Upfront 2004 – The Advertisers: Credit Cards

As the war to be “top of wallet” intensifies, spending outlays among the big credit card players—MasterCard, Visa, Capital One and American Express—should keep them top of mind with network media buyers.

While MasterCard’s overall spend jumped 23.6 percent last year and American Express’s rose 1.7 percent, according to TNS/CMR, the other two biggies scaled back. Visa cut spending 5.9 percent while Capital One’s declined 18 percent.

“Top of wallet” refers to the idea that advertising is less about trying to convince users to get a new card than to use their card more often. “If you have nine credit cards in your wallet, you’re probably going to keep those nine,” says Anthony Hegarty, vp-sales, financial account team for Baltimore-based marketing service firm Vertis. “The point is to get yours to be one that they use.”

Marketers have addressed the issue with promotions like MasterCard’s “Priceless” efforts, which reward users for tapping the card at restaurants and on vacations. But another key opportunity is “entanglements”—monthly billings charged to a card, which make it harder to break ties with a card issuer. Thus, credit card issuers are focusing on getting users to put their gym, utility and phone bills on the card.

Credit card companies have found network TV an effective vehicle for getting such messages out, but Hegarty noted that the overall trend, as in other industries, is toward a more customized message, whether it be targeted by demographic or attitude. “What they’re all striving to do is create bigger needles and smaller haystacks,” he said.

In 2003, firms in the category spent $623 million on network TV, $403 million of which went to prime time, a 19 percent jump over the previous year’s $338 million on prime time, according to Nielsen Monitor-Plus.

What may threaten the spend is a demographic shift. As credit card marketers switch their sights from Gen X to Gen Y, there’s a growing sense that they may need to shake up their marketing approaches. That sense is compounded by a mysteriously shrinking 18- to 34-year-old male viewership, an especially troubling development, since men are more likely to have more than one card. David Robertson, publisher of The Nilson Report, Oxnard, Calif., a credit card industry newsletter, expects that merchants will step up sponsorship activity to reach the demo. “They might go around [Major League Baseball] and buy sponsorships with individual teams,” he says.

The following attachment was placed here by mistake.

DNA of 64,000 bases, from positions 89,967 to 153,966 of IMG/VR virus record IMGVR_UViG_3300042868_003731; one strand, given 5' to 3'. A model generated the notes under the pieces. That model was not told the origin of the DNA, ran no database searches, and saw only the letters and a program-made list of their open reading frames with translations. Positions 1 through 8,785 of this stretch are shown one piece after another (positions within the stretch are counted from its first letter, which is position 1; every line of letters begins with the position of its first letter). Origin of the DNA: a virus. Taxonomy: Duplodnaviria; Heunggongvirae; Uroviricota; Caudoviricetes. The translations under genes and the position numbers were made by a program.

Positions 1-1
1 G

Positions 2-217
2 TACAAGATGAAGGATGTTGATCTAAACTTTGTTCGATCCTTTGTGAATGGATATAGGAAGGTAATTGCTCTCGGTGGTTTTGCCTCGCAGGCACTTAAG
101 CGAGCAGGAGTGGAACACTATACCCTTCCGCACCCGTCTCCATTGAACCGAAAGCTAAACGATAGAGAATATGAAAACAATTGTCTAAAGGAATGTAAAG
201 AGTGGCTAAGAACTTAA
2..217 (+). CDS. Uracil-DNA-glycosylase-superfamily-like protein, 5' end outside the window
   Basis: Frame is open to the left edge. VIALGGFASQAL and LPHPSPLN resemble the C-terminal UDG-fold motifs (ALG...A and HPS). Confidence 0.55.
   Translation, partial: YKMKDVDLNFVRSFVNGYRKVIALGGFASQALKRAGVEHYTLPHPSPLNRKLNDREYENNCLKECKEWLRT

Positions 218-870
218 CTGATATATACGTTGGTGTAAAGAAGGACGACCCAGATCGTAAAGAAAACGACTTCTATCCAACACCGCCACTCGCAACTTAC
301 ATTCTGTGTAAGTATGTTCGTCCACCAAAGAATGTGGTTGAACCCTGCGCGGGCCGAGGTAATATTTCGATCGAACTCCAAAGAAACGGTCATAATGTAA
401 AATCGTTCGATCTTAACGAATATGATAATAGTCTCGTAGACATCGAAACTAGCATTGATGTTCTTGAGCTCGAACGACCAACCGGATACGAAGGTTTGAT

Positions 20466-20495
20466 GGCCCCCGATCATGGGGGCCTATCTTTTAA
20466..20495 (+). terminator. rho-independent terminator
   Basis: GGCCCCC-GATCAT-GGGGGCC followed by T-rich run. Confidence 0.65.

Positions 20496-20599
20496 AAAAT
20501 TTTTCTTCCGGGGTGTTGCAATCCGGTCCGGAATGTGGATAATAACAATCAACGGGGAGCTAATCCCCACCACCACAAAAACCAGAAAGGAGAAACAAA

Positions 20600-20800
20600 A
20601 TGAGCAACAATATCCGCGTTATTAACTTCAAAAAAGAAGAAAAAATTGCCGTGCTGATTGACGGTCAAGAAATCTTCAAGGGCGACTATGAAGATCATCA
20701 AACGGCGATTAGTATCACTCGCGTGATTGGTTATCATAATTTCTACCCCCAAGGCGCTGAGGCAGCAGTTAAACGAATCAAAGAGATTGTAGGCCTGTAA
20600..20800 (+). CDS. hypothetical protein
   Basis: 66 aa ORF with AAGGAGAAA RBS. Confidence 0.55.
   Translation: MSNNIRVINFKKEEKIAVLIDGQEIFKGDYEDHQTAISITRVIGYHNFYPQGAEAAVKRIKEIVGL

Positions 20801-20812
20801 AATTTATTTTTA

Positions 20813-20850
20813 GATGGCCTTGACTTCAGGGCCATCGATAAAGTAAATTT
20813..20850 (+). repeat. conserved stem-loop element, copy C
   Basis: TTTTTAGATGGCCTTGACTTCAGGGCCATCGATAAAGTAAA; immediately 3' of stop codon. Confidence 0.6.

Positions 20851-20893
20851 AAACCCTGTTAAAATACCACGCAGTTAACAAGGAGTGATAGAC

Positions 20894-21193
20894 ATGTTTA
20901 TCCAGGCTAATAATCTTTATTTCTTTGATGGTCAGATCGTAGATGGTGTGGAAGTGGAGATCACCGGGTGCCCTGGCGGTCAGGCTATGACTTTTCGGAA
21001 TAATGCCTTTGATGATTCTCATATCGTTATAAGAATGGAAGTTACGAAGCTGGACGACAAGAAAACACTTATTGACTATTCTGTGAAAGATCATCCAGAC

Therese Mulvey, vp-marketing research at Vertis, says the switching demo is causing some soul searching. “I think they’re all looking at what they’re doing,” she says. “They’ve been doing a lot of the same stuff with direct mail for a while. They’ve got to be asking, ‘Can creative be changed?’ You can’t just keep doing the same thing and get the same results.”

Indeed, MasterCard’s “Priceless” campaign is in its seventh year while American Express has used its “Official card of . . .” tagline for more than five years.—Todd Wasserman



Todd Wasserman is news editor for Brandweek.

Focus

If Jerry Seinfeld were writing this, he might ask, “Who wants to go on the Internet to watch a commercial? What’s next? Turning on the TV to watch spam?”

Then again, if Seinfeld’s material was that weak, he wouldn’t be where he is today: at the center of an audacious effort from American Express to get people to watch a commercial via the Internet. Thousands of people so far have gone to americanexpress.com/jerry to see a “Webisode” featuring the star’s adventures with an animated Superman, voiced by Seinfeld alum Patrick Warburton. The five-minute short is mostly bantering between Seinfeld and Superman, but includes a not-so-subtle plug for AmEx at the end. Judy Tenzer, a spokeswoman for the credit card firm, said there will likely be other such efforts.

“We’re looking at a lot of different ways to reach cardmembers and prospective cardmembers,” she says. “We’re using a complement of marketing and media approaches and looking at a variety of things.”

American Express’ small business-focused Open card is also testing the synergy waters with product placement. The first effort, which drew some criticism for transparent hucksterism, was with The Restaurant, a reality show following celeb chef Rocco DiSpirito that ran on NBC last summer. The unit did not re-up for the second season, but will take part in Blow Out, another reality show, this time about the exploits of celebrity hairstylist Jonathan Antin.—T.W.